What are Alternative Exercise Therapies?
The health benefits of regular exercise cannot be valued highly enough. Knowledge about exercise developed in all cultures, so unique exercise regimens emerged in different parts of the world and are often embedded in the specific concepts about health and disease of that region. Examples are t’ai chi (China) and yoga (India). Both include meditative aspects, need to be practised regularly and place a strong emphasis on disease prevention and wellbeing.
In addition to these traditional forms of exercise, there are modern variations on the theme. An example is pilates, developed relatively recently by Joseph Pilates (1880–1967). This approach integrates breathing, proper body mechanics and strengthening exercises, as well as stabilization of the pelvis and the trunk. It is estimated that there are now over 10 million people who practise pilates worldwide.
What is the Evidence?
Although there is far less research into alternative exercises than into common sports or physiotherapy exercise, some encouraging conclusions have started to emerge. For example, yoga, which encompasses a whole lifestyle including diet and meditation, has been shown to be effective in reducing cardiovascular risks.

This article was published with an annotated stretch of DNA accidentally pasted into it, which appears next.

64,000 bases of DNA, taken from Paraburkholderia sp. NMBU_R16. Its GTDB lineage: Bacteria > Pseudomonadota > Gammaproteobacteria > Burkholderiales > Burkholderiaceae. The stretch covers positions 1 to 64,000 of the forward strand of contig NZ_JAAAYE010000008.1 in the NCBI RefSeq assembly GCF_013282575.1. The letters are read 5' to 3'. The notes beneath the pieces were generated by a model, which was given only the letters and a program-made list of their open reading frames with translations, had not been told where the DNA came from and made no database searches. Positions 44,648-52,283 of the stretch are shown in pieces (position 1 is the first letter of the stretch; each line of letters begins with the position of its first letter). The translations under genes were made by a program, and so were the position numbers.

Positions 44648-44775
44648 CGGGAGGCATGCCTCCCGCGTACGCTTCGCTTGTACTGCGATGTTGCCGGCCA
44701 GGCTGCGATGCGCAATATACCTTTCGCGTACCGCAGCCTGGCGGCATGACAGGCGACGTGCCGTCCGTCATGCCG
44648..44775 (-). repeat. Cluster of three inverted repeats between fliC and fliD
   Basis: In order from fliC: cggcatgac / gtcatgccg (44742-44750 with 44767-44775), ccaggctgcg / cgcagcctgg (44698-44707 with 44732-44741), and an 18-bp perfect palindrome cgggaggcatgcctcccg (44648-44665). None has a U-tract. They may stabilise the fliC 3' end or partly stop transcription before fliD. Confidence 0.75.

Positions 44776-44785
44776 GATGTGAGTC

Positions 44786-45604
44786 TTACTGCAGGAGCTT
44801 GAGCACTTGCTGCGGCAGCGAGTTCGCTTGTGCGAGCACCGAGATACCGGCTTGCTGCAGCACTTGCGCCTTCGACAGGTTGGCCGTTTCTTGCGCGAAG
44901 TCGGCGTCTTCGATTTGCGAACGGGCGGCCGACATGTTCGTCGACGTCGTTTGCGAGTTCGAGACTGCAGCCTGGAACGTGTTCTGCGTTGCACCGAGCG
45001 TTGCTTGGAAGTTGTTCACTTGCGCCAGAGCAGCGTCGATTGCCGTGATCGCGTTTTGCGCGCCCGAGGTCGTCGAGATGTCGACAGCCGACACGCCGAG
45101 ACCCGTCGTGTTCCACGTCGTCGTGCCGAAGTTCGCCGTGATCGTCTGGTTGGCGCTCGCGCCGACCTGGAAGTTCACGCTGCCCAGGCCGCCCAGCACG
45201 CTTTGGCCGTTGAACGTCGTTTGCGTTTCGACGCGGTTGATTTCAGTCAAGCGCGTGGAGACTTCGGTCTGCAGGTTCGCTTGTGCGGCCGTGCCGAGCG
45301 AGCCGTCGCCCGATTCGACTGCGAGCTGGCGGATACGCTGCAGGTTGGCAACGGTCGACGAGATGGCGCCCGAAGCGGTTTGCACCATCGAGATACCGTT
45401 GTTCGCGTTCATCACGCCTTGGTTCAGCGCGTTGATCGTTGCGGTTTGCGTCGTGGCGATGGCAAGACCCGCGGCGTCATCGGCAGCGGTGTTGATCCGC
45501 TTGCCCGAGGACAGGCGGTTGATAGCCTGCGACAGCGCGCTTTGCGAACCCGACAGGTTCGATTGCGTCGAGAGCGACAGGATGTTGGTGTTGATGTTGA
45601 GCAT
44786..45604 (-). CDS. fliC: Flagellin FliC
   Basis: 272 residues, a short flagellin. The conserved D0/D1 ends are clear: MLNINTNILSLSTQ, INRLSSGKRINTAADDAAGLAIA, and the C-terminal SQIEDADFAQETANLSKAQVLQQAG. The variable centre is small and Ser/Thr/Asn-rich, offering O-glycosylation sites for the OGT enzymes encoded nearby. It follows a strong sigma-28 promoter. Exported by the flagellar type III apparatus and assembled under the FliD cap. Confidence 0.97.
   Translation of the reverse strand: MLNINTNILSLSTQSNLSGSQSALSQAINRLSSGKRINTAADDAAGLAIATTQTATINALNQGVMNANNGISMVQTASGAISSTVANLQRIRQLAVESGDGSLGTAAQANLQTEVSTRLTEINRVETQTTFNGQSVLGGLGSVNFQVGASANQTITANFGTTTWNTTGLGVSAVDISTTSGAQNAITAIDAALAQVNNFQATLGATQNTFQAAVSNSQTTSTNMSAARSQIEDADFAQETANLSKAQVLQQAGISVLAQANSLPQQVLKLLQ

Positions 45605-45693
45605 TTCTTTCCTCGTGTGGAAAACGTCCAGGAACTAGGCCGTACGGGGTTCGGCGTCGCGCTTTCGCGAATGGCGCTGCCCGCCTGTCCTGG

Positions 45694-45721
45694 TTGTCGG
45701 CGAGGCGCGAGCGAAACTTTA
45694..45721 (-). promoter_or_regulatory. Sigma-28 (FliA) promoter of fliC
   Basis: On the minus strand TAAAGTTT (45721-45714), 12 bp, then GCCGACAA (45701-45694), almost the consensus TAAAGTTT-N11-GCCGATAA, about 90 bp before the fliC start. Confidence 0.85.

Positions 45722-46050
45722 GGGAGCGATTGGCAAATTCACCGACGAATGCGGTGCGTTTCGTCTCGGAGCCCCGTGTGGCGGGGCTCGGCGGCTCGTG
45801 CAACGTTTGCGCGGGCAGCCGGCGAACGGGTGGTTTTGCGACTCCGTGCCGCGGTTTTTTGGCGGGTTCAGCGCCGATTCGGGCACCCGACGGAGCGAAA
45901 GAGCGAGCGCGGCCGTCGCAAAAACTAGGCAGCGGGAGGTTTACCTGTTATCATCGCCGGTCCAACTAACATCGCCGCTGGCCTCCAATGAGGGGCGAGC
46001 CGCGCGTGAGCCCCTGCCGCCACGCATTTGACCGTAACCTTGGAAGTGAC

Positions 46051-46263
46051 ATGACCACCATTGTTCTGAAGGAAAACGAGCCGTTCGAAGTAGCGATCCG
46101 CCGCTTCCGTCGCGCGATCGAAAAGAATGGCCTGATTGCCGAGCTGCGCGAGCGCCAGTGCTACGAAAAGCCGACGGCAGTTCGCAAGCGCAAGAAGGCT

T’ai chi has also been studied quite thoroughly. It improves balance, prevents falls in the elderly, enhances cardiovascular fitness, increases joint flexibility, prevents osteoporosis in post-menopausal women and improves quality of life in patients suffering from chronic heart failure. There is, however, no significant evidence that alternative exercise therapies convey any additional benefits compared to many forms of conventional exercise.
In conclusion, regular exercise, whether exotic or conventional, is undoubtedly good for our health and wellbeing. Exercises are best learned in small groups and then have to be practised regularly – once or twice a week, or even daily. A well-trained, experienced tutor is important, as alternative exercise therapies can carry the sort of risks associated with any exercise that puts the body under strain.
For more information:
This extract is taken from “Trick or Treatment?” (Transworld), a book that contains a series of 1-page summaries looking at the evidence for and against a range of alternative therapies. The authors of the book are Simon Singh (founder of the Good Thinking Society) and Edzard Ernst (the world’s first professor of complementary medicine).